Gov. Rick Scott and the Florida Cabinet began discussions Tuesday on the future of the shuttered Arthur G. Dozier School for Boys, a former state-run reform school where children are alleged to have been abused and died.
However, no decisions were made as the state officials agreed to await a final report expected in January from University of South Florida researchers, who excavated the 1,400-acre site about 70 miles west of Tallahassee and continue to try identify remains.
State Chief Financial Officer Jeff Atwater, who requested the Cabinet discussion, said after the meeting that he doesn't know what the future holds for the property, which Agriculture Commissioner Adam Putnam called the "gateway to Marianna."
"I don't know any one of us can answer that question by ourselves," Atwater said. "I think it's clear … the reality of economics, you also heard the importance of the spiritual, there are people's whose lives were lost there. How can it be a site for good in the future? What should be seen and known there? I don't know."
Atwater added that a funding request may be made to the state Legislature to help cover internment costs when remains are matched through DNA testing with surviving family members.
Putnam, while noting some of the buildings have issues that range from asbestos to simple years of neglect, suggested the state consider recreational or educational uses for the land north of Interstate 10.
"We all are painfully aware of the dark chapter that Dozier represents in our state's history," Putnam said. "This is our opportunity to bring that to a close and start a new chapter, a brighter chapter for the resources on that parcel, for the community of Marianna."
But Charles Fudge, a former resident of Dozier School for Boys, worried that the history of Dozier may be lost if the site is overly redeveloped.
“Until they find the remaining bodies, they should never let any kind of buildings be put on that property," Fudge said. "Those boys … you know when we were sent there, we didn't expect to be beaten, and we certainly didn't expect to die.”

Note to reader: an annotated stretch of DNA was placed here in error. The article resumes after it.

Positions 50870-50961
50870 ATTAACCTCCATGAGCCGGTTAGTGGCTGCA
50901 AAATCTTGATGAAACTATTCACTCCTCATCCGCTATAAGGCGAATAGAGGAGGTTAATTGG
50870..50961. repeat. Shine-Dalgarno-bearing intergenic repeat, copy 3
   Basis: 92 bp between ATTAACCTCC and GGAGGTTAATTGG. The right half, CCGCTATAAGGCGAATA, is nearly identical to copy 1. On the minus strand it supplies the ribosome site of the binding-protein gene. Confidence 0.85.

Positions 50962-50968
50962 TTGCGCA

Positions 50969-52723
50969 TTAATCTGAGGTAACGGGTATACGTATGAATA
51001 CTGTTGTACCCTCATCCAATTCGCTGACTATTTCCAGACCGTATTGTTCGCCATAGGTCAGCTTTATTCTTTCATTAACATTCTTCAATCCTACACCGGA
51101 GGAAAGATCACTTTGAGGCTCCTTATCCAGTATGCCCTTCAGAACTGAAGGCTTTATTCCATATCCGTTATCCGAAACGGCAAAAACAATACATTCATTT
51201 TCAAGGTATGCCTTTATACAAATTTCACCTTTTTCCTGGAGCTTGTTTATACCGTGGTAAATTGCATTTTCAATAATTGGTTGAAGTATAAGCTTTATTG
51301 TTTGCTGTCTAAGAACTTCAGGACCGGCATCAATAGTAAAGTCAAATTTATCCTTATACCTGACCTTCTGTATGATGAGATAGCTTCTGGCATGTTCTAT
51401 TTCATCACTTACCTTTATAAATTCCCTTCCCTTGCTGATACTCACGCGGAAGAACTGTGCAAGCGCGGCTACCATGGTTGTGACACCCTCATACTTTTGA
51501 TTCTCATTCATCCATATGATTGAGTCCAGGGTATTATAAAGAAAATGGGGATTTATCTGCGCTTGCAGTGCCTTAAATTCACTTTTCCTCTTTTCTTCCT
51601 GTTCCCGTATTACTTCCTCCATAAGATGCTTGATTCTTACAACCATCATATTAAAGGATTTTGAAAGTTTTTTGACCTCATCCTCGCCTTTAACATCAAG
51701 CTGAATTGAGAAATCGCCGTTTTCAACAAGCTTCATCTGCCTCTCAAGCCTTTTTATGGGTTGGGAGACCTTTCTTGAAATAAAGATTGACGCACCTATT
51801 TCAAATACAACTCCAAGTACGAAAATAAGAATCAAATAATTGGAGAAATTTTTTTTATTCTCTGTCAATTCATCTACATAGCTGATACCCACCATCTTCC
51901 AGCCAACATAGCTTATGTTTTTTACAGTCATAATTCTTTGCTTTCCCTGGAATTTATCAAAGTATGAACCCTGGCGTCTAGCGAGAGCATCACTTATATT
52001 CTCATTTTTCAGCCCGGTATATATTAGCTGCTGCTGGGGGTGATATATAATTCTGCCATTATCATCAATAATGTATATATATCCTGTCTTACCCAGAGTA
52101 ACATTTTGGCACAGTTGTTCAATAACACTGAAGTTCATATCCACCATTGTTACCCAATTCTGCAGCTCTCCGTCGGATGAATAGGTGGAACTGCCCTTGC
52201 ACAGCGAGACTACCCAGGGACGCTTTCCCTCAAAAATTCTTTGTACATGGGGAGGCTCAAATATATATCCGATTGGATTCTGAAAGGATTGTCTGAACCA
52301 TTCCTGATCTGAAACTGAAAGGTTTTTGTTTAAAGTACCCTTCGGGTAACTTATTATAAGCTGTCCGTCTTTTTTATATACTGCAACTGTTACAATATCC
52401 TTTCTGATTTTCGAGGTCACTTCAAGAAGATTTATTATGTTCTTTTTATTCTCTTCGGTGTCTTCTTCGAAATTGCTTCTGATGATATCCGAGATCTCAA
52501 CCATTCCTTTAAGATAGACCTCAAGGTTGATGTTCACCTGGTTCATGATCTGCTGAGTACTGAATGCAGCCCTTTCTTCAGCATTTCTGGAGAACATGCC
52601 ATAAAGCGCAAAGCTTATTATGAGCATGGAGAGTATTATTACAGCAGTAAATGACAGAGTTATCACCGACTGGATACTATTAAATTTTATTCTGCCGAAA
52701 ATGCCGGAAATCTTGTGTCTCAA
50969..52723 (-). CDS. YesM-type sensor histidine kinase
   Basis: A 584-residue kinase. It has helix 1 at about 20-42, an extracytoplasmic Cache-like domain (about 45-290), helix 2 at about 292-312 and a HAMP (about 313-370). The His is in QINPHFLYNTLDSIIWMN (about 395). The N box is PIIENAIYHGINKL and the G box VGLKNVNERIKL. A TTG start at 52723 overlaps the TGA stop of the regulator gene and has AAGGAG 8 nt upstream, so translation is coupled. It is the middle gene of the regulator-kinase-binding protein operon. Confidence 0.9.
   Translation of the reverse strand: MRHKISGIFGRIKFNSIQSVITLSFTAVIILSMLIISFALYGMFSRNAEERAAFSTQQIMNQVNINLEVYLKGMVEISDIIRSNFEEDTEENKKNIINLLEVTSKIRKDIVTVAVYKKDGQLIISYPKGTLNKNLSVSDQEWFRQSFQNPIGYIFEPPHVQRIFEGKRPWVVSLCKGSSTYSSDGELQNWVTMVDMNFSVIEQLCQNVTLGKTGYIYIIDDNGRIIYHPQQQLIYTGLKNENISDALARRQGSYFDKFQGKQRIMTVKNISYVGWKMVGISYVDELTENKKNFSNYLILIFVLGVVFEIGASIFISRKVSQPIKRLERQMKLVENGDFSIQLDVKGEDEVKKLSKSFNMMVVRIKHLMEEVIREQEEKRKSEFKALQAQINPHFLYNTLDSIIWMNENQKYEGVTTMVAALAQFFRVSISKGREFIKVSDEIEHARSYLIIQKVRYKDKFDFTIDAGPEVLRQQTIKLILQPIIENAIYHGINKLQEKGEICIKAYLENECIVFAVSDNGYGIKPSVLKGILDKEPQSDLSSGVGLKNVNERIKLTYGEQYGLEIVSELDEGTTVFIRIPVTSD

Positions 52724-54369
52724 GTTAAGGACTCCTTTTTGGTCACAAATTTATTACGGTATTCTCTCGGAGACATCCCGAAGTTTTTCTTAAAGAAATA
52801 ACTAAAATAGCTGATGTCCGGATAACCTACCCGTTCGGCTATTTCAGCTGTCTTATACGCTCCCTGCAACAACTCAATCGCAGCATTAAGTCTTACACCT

Dale Landry, president of the NAACP's Tallahassee branch, said Florida needs to pay costs, even if it's capped at $5,000 per family, to help pay for transportation and services when remains are turned over to relatives after DNA matches.
"Those remains are remains of Florida's children and a few men," Landry said. "We did not handle this ceremoniously from the beginning. We need to ceremoniously handle this from now on."
Erin Kimmerle, a forensic anthropologist at USF, said researchers have completed their field work but left the post-excavation status of Dozier to state officials.
Researchers found the remains of 51 people at the site, of whom six have been identified.
"Of the six identifications we've had, four were to direct siblings. So, even though they are quite elderly now, it's brothers and sisters," Kimmerle said. "I know they are extremely grateful to all of you (Scott and the Cabinet), as we are for the opportunity to take on this project and bring this history forward."
The state originally had hoped to sell the Dozier site, a move that was put on hold by the investigation.
Secretary of State Ken Detzner said after the meeting that his agency, which includes the Division of Historical Resources, would be able to handle any historical artifacts and records, but so far hasn't been given any such directions.
"I don't have any plan," Detzner said. "If they ask us to be a part of the process, the governor directs me to do that, we will."